Portrait of Julius Caesar (oil on canvas). Based on bust of the ruler from the British Museum. Mark James Miller (Public Domain / Wikipedia)

Alea iacta est!: Plutarch and the Event of the Self

For Plutarch, life and the course of history insist that we face up to who we are and this is as harrowing as it is liberating; it is the source of our destruction as much as it is the springboard for our accomplishments.

The Age of Caesar: Five Roman Lives
W. W. Norton
Jan 2018

In January 49BC Julius Caesar crossed the Rubicon river with the 13thLegion. At this point in his career, Caesar was a revered warrior (particularly owing to his conquests in Gaul), a famed proconsul and governor over a huge swath of land running from southern Gaul to Illyricum (on the east coast of the Adriatic Sea), a member of the First Triumvirate (an informal but formidable power-sharing conspiracy with Pompey and Crassus), and a cult of personality wildly popular with soldiers and the common people of Rome but held with great suspicion by the senators and aristocracy. His term as governor having come to an end, Caesar was concerned with maintaining some hold on the power he had attained.

A proconsul was usually a former consul, as was the case with Caesar, that has power over a region outside of Rome itself. Thus, he had the authority to lead an army and conduct war. Typically, a proconsul held the position for a year. Caesar was granted five years and then was given another unprecedented five-year extension. Furthermore, a proconsul is immune from prosecution. Caesar had used the prior decade to amass quite a large territory for Rome and he didn’t want to lose the prestige he had won to an opponent. More to the point, he had conducted these wars without the authority of the Senate and thus was subject to prosecution the moment he lost immunity and became a private citizen again. He sought either an extension of his governorship or permission to run for consulship despite the fact that he was not present in the city.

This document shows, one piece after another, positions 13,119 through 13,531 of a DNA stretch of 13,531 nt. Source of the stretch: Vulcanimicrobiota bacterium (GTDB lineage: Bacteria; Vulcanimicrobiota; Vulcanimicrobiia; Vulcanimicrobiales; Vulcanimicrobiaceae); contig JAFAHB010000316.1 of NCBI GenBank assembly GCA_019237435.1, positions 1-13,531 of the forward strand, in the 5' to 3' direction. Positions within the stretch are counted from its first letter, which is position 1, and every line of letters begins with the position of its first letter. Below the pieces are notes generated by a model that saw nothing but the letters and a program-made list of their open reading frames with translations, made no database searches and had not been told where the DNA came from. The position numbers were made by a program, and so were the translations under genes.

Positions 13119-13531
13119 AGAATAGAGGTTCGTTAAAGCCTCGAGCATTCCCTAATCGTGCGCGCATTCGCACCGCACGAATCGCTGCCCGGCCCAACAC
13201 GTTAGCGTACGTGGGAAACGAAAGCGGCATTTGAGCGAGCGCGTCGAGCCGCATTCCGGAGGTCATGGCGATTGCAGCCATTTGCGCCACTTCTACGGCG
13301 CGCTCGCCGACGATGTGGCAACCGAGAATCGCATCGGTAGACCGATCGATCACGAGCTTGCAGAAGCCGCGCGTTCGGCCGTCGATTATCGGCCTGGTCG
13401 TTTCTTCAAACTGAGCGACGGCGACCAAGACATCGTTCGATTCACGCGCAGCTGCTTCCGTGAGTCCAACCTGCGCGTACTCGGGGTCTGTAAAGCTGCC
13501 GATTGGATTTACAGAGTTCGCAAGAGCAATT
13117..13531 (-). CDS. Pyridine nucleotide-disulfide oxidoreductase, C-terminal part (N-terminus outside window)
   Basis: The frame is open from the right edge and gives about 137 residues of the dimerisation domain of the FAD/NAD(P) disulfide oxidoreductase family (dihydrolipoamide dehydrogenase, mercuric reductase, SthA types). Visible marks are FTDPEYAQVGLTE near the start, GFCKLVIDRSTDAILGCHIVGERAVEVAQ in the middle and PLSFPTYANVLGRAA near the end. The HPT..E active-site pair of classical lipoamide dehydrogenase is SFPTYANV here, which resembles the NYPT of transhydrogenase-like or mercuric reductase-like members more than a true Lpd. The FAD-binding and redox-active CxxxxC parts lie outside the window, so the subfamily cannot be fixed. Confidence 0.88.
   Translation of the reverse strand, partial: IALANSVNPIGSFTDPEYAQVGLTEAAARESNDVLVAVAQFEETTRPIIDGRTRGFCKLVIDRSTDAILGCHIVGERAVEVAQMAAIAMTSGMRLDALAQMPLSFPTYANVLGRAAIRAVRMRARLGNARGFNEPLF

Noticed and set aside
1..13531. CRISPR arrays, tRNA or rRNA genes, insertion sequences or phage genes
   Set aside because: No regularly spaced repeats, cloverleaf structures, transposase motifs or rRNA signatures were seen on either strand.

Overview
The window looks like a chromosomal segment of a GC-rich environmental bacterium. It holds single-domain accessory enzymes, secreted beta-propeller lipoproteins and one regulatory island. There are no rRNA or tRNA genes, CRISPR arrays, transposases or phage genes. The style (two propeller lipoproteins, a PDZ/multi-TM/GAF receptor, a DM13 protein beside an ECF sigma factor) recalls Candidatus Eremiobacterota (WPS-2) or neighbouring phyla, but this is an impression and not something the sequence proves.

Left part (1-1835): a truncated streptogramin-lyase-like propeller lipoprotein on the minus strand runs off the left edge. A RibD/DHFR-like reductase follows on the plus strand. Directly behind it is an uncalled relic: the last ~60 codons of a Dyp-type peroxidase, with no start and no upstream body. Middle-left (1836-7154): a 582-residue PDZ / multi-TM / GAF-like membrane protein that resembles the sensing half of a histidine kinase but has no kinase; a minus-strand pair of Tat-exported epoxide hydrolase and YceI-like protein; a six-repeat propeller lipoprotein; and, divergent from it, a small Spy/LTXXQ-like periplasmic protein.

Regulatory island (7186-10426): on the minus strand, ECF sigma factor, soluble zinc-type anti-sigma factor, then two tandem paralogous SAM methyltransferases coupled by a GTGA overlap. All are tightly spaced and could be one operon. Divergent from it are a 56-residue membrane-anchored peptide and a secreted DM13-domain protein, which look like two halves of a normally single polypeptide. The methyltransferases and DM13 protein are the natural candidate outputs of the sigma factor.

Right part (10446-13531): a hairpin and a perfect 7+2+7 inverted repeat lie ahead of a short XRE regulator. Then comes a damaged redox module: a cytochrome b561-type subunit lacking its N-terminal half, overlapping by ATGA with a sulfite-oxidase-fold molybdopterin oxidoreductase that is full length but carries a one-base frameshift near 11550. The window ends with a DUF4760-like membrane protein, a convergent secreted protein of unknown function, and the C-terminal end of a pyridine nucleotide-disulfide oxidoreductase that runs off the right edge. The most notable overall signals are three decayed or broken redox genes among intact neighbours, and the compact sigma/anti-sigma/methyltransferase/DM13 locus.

By this point, Crassus was dead and Caesar’s alliance with Pompey had soured considerably; Pompey was in charge at Rome. Because the political situation had fallen into such a distressed state, Pompey was appointed sole consul; usually there were two consuls elected for a one-year joint term but in times of crisis Roman law permitted a temporary dictatorship. Pompey and Caesar were caught in a standoff. Pompey insisted that Caesar disband his army and the Senate refused to allow Caesar to run for consul in absentia. As far as Caesar was concerned (and there were senators and others in support of this point of view), his army served as a necessary counterpoise to Pompey and his army; either they should both dismiss their forces or neither should. Pompey attempted to increase his forces, only to face a general reluctance on the part of the populace.

It was illegal to bring an army into Rome. By crossing the Rubicon with the 13thLegion, Caesar knew he was, in effect, declaring civil war. He had the support of his army and a considerable portion of the populace, but this was not a step to be taken lightly. By all accounts, he temporized. The Greek biographer Plutarch (Lucius Plutarchus) claimed, in his book on Caesar from Parallel Lives, that Caesar was unsure of himself and how posterity would view his next move. He changed his mind continuously, consulted friends, altered his plan of attack, despaired of the possible consequences of his actions, and then threw himself and his army across the river. In his book on Pompey—translated alongside the books on Caesar, Cicero, Brutus, and Antony by Pamela Mensch in newly released The Age of Caesar: Five Roman Lives—Plutarch put the matter more concisely and more poetically:

And when he had reached the banks of the Rubicon, a river that was the boundary of his allotted province, he stood in silence and hesitated a little, reflecting on the magnitude of the adventure he was undertaking. Then, like men who hurl themselves from some cliff into a vast abyss, he shut the eyes of reason, averting them from the thought of danger; and merely calling out in Greek to those near him, “Let the die be cast,” he led his army across the river (72).

As is often the case in Plutarch’s writing, a lot is going on here within the interstices of these seemingly simple assertions.